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By mail and in person
By Whitney Wyatt/The Red River Sun—
CHILDRESS – Early voting turnout in Childress County is higher than normal, voting officials said.
As of 1:20 p.m. on Friday, Oct. 23, 1,373 Childress County registered voters have voted early and by mail, Childress County Clerk Barbara Spitzer said. That is 37.6 percent of registered voters.
“I believe that the people of Childress County know the importance of this election and are acting accordingly,” Spitzer said. “It is awesome to see the determination of the voters to make their voice heard.”
This is more than the total number of early voters in the last presidential election, Childress County Deputy Clerk Ruby Weese said. In 2016, 1,135 Childress County residents voted early and 74 mailed in ballots.
Weese added there have been no complaints from voters who are wearing face masks. The COVID-19 changes voting officials have made include marking the floors at least two arm lengths apart and having hand sanitizer stands for easy access.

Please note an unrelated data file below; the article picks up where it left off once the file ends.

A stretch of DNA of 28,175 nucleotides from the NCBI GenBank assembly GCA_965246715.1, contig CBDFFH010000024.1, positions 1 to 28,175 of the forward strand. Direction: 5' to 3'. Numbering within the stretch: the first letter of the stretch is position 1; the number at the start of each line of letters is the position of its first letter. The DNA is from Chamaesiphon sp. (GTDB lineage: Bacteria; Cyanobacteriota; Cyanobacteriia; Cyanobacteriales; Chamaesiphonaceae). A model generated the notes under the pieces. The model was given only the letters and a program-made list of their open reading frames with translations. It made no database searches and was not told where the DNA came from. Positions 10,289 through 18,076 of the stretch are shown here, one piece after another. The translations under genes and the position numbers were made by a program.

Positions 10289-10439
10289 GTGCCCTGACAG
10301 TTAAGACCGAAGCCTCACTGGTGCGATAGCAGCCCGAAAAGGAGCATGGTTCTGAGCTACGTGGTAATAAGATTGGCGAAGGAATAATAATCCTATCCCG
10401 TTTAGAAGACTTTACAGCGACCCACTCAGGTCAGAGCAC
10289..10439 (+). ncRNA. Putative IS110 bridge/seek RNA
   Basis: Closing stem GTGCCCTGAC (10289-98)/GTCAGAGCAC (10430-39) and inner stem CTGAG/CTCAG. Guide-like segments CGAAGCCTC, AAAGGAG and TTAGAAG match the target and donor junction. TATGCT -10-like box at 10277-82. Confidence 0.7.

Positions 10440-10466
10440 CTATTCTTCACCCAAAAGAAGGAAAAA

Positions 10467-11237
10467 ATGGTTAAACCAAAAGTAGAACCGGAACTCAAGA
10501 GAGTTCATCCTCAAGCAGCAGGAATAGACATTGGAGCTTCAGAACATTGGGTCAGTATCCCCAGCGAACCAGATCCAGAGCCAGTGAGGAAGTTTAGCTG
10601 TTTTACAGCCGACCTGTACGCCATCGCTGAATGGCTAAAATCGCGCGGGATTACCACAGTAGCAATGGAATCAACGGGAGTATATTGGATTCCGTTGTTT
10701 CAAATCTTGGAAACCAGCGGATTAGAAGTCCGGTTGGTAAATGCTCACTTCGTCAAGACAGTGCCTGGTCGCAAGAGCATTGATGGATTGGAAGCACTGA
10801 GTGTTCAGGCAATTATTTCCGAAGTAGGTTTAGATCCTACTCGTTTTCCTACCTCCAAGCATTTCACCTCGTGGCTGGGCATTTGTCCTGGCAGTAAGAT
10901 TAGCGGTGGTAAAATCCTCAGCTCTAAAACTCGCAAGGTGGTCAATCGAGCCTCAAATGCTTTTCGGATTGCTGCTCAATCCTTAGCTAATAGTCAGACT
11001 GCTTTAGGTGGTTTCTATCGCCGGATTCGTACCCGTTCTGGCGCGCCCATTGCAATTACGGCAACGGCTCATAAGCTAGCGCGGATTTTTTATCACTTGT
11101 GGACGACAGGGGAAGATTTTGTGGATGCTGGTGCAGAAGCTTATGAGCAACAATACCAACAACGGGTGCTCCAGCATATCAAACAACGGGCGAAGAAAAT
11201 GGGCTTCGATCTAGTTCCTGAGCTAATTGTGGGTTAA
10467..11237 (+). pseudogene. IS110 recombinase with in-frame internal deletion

“We continue to practice social distancing,” she said. “Polling area workers are ready to continue all safety practices along with cleaning supplies.”
She encourages residents to think safety when they come to vote. She said to be sure to bring an ID, too.
“Come early,” Weese suggested. “Lines are shorter. Even when there are lines, they move pretty quickly.”
For those who want to vote early, hours are from 8 a.m. to 4:30 p.m. Oct. 28-29 and 8 a.m. to 3:30 p.m. on Oct. 30, Spitzer said. Early voting is located at the Law Library at the Childress County Courthouse.
Election Day polling locations are:
- Precinct 101 at Housing Authority, Shady Grove Apartments at 407 Ave. B NW;
- Precinct 201 at Church of Christ Fellowship Hall at 210 2nd St. SE;
- Precinct 301 at City of Childress Auditorium Banquet Room at Fair Park, 1000 Commerce St.;
- Precinct 401 at Calvary Baptist Church on Ave. I NW.
Polling locations will be open from 7 a.m. to 7 p.m. on Tuesday, Nov. 3.
“I encourage anyone who hasn’t voted to do so,” Spitzer said. Weese added, “Every vote counts. People have power, and they can use it.”